Pokémon Change grants invincibility frames on frame 1-25. This never changes despite the Skill List noting that spamming the move increases vulnerability.
Aesthetically, in a match with at least 5 players, the Pokémon Trainer(s) will not appear on screen - instead Poké Balls will be thrown and recalled from behind the screen.
While the phrase "Pokémon Change" itself is not an official term in the Pokémon universe, it describes the act of switching out a Pokémon mid-battle. It is a crucial tactic in the games, both in-game and competitively, and takes place before all other actions for that turn, unless the change was initiated by a move such as Baton Pass. Pursuit is an exception to this, as it is designed to counter switching. In the games, as switching takes up the user's turn, the benefits of switching in a Pokémon to face a target it is effective against must be weighed against the risks of being hit hard, setup on, or simply out-predicted by the opponent.
In the Pokémon games, switching out a Pokémon cures minor status effects and all temporary stat modifications, but major status effects (such as paralysis and sleep) will remain unchanged, and HP is tracked individually for each Pokémon. This can be compared and contrasted to Brawl, where the whole Pokémon team share the same damage, but a switched-out Pokémon regains stamina and has almost all status effects removed.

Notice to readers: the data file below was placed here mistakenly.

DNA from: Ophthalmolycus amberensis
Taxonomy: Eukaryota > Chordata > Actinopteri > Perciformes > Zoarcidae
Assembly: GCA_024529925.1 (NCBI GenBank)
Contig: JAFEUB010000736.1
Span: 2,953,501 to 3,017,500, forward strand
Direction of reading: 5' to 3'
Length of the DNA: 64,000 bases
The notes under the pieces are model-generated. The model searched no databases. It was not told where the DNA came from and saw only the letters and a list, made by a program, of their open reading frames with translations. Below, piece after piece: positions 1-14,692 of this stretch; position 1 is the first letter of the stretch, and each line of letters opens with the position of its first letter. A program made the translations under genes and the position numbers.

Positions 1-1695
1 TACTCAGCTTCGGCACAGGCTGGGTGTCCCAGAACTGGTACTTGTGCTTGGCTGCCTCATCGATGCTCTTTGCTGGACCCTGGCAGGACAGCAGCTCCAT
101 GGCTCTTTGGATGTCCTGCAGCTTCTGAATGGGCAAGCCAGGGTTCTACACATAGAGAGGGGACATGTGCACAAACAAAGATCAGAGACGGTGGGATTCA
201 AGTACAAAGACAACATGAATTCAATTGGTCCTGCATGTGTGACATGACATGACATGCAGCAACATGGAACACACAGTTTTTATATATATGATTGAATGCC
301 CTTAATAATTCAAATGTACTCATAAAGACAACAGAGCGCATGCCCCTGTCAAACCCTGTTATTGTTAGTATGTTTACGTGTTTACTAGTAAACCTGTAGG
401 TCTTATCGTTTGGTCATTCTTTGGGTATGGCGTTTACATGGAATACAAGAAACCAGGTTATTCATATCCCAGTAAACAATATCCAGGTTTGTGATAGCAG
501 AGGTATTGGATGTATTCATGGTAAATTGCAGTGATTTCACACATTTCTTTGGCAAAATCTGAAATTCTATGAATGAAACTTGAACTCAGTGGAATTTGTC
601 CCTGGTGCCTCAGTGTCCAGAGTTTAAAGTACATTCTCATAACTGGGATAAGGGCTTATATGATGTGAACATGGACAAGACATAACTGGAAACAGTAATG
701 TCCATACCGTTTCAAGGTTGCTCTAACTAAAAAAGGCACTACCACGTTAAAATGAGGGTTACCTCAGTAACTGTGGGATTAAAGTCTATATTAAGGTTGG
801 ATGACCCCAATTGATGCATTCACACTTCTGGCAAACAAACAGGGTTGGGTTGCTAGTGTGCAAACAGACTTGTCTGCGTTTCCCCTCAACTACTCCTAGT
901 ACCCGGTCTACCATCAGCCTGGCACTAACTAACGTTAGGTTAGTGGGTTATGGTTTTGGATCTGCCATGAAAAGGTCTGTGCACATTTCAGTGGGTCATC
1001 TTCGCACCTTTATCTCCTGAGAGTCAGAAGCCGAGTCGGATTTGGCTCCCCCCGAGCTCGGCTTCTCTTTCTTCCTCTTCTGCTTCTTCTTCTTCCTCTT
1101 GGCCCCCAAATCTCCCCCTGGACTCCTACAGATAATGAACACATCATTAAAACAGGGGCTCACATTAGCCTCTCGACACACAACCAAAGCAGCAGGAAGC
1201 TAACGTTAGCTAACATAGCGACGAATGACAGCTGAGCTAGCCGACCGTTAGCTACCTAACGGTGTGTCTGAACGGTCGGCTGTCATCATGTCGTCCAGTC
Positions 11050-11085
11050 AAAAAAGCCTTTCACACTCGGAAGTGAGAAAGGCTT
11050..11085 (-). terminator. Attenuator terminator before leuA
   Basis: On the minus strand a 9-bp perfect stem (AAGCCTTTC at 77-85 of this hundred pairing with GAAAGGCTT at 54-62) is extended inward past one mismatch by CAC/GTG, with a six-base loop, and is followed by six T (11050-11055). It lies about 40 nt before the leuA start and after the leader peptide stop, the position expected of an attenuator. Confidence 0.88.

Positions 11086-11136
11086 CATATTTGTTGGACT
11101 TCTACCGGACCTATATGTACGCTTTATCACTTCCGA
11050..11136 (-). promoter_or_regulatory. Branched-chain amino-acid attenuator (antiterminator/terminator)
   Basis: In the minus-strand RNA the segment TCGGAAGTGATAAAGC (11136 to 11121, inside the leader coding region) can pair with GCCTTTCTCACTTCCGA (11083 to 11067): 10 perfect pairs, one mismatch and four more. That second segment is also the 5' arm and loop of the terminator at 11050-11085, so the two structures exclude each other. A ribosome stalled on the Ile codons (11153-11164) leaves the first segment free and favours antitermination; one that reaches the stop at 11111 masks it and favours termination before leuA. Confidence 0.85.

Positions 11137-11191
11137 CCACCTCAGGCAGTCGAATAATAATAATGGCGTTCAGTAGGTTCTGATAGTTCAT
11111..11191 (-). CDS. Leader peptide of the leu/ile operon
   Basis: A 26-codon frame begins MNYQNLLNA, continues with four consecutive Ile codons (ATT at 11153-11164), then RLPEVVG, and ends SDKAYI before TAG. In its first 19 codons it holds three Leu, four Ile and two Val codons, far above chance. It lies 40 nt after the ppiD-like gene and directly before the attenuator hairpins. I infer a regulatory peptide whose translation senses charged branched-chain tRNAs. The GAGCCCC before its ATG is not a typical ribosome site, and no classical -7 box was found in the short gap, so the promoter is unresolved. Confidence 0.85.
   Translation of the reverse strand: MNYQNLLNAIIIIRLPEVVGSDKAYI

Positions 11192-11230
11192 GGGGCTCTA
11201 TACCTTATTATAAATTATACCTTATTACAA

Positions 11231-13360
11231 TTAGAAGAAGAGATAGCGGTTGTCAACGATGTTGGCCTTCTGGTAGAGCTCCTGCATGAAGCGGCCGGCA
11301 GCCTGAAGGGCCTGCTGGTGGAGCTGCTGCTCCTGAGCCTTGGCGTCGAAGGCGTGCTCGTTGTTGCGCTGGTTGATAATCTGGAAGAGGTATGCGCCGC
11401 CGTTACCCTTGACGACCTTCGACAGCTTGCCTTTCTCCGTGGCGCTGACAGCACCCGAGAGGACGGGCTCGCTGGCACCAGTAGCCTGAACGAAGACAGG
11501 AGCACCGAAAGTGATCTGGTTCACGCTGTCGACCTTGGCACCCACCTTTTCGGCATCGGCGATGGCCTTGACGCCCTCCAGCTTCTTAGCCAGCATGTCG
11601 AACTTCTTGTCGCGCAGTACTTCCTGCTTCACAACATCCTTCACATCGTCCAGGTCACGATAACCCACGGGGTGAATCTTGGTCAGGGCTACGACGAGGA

The concept of stamina as Brawl uses it does not exist in the Pokémon games. There is no mechanic that naturally makes a Pokémon weaker the longer it remains in play, unless one counts the fact that moves have limited uses and a single Pokémon used too long will eventually be unable to do anything. Even then however, these limited uses do not replenish while the Pokémon is switched out. It however resembles battles in the anime and manga where trainers switch out Pokémon to let the recalled Pokémon rest.